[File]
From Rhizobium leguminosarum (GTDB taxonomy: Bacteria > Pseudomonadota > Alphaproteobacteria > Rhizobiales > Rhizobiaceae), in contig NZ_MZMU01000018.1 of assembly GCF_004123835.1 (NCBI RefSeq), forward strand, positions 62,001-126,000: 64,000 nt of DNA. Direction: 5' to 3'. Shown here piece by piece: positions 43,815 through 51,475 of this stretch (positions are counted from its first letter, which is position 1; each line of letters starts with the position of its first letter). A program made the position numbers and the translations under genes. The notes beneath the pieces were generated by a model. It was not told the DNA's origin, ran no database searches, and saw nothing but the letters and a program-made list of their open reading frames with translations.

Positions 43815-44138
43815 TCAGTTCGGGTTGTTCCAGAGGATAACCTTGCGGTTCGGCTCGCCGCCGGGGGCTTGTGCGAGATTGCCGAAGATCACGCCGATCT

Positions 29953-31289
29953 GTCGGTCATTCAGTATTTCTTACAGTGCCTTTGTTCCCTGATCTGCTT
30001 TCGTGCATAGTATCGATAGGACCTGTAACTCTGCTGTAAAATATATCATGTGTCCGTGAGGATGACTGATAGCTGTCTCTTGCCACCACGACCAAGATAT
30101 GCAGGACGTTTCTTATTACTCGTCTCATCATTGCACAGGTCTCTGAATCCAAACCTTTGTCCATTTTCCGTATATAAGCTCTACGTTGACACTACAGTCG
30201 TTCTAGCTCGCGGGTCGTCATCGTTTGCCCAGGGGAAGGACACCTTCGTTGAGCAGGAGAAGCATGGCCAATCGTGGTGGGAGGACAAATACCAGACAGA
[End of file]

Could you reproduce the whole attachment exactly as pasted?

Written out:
From Rhizobium leguminosarum (GTDB taxonomy: Bacteria > Pseudomonadota > Alphaproteobacteria > Rhizobiales > Rhizobiaceae), in contig NZ_MZMU01000018.1 of assembly GCF_004123835.1 (NCBI RefSeq), forward strand, positions 62,001-126,000: 64,000 nt of DNA. Direction: 5' to 3'. Shown here piece by piece: positions 43,815 through 51,475 of this stretch (positions are counted from its first letter, which is position 1; each line of letters starts with the position of its first letter). A program made the position numbers and the translations under genes. The notes beneath the pieces were generated by a model. It was not told the DNA's origin, ran no database searches, and saw nothing but the letters and a program-made list of their open reading frames with translations.

Positions 43815-44138
43815 TCAGTTCGGGTTGTTCCAGAGGATAACCTTGCGGTTCGGCTCGCCGCCGGGGGCTTGTGCGAGATTGCCGAAGATCACGCCGATCT

Positions 29953-31289
29953 GTCGGTCATTCAGTATTTCTTACAGTGCCTTTGTTCCCTGATCTGCTT
30001 TCGTGCATAGTATCGATAGGACCTGTAACTCTGCTGTAAAATATATCATGTGTCCGTGAGGATGACTGATAGCTGTCTCTTGCCACCACGACCAAGATAT
30101 GCAGGACGTTTCTTATTACTCGTCTCATCATTGCACAGGTCTCTGAATCCAAACCTTTGTCCATTTTCCGTATATAAGCTCTACGTTGACACTACAGTCG
30201 TTCTAGCTCGCGGGTCGTCATCGTTTGCCCAGGGGAAGGACACCTTCGTTGAGCAGGAGAAGCATGGCCAATCGTGGTGGGAGGACAAATACCAGACAGA